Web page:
1) I discovered the side stay and shroud chainplates were glassed into the hull where they passed through the side decks, instead of the usual method of caulking. This is highly unusual as it renders periodic inspection and rebedding impossible.

2) The backstay chainplate, which was glassed into the transom had two horizontal plates welded to the main vertical plate, which meant there was no chance of simply removing the bolts and extracting the plate from above deck.

Replacing the Backstay

Below, you can get a taste of the effort that went into extracting the backstay chainplate, which was by far the most difficult part of this entire project. The only access was from the very cramped space under the starboard aft lazarette. An excellent respirator and good eye protection was mandatory!


The GRP layup on this boat is thick. The side decks, including the Coosa foam coring was over an inch thick. The transom is solid fiberglass and over an inch thick. The Taiwanese build a stout boat! I have to tell you, cutting into the transom with an angle grinder and down through the side decks is pretty nerve racking. And talk about making a mess!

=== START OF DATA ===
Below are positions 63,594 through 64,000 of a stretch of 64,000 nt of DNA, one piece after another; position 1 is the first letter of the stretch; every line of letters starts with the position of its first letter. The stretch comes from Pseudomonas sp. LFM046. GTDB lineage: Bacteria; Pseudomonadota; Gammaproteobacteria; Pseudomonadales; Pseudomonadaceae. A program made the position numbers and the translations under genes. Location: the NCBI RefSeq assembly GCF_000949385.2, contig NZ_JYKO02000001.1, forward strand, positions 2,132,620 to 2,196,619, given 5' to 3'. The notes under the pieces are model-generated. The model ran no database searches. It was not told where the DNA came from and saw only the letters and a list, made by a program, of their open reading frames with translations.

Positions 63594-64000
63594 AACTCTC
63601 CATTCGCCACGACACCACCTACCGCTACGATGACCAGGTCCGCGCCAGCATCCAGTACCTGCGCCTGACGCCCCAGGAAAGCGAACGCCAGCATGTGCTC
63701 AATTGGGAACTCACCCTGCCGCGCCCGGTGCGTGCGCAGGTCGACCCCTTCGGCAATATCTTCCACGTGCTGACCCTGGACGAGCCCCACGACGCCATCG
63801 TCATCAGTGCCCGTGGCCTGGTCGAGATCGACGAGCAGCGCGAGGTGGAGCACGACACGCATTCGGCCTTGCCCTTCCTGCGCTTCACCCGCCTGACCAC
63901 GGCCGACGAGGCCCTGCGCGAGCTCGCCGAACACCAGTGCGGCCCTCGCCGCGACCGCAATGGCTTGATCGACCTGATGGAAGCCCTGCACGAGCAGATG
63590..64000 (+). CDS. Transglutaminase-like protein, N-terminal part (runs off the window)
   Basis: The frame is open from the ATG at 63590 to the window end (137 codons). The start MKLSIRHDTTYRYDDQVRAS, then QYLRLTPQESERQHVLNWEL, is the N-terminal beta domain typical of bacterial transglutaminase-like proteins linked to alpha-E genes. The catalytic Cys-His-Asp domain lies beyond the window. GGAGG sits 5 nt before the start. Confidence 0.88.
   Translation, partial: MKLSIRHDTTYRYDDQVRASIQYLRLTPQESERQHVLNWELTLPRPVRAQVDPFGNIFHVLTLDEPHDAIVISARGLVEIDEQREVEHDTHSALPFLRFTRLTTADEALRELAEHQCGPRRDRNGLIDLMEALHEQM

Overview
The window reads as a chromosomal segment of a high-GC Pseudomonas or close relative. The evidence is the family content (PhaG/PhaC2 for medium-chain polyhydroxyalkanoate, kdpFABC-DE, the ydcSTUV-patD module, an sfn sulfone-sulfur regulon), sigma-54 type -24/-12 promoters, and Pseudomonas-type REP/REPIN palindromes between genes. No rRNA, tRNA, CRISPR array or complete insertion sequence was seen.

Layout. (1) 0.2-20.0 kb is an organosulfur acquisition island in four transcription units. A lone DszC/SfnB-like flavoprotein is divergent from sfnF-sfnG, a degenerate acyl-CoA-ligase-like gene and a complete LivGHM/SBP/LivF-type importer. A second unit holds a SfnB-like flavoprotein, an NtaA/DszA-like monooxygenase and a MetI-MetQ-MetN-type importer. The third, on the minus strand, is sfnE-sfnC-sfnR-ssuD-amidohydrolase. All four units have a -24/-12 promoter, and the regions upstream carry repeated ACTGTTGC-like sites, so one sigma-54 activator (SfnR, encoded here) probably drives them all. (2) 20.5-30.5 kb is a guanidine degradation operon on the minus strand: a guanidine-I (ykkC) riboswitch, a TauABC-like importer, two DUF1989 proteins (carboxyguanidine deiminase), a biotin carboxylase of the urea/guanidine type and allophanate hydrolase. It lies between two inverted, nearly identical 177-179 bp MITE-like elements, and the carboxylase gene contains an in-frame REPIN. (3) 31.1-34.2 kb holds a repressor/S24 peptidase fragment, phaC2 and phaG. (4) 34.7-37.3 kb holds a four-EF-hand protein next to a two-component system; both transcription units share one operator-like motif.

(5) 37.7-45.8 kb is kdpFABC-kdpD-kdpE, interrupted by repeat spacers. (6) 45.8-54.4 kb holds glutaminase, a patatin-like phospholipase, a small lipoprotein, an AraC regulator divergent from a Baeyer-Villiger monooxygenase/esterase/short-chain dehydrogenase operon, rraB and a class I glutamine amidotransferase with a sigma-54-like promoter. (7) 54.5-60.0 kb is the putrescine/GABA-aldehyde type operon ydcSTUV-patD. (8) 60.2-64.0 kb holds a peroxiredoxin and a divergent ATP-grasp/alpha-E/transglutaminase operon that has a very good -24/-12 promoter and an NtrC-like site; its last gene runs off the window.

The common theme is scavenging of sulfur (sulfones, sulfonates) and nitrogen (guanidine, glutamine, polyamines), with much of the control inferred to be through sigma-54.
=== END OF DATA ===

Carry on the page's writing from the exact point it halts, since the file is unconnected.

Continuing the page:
Tools List

- 4000 Series Dremel Tool with diamond edge cutting wheels to get into the really tight spaces.

- Fine tooth saw and chisel to notch the teak cap rail so the new chainplate could be mounted outoard.

- 1/2' thick G10 plate 16 x 24 as a backing block to help distribute the load.

- Kitty Hair long stranded body filler to fill the inboard void after removing the chainplate.

- Teak 1x4 shaped using a router with 1/2" round-over bit to cover the hole in the cap rail from the old chainplate.

- 5 Gallon Wet/Dry Vac to clean up the mess, which was considerable.

Replacing the Side Stay & Shroud Chainplates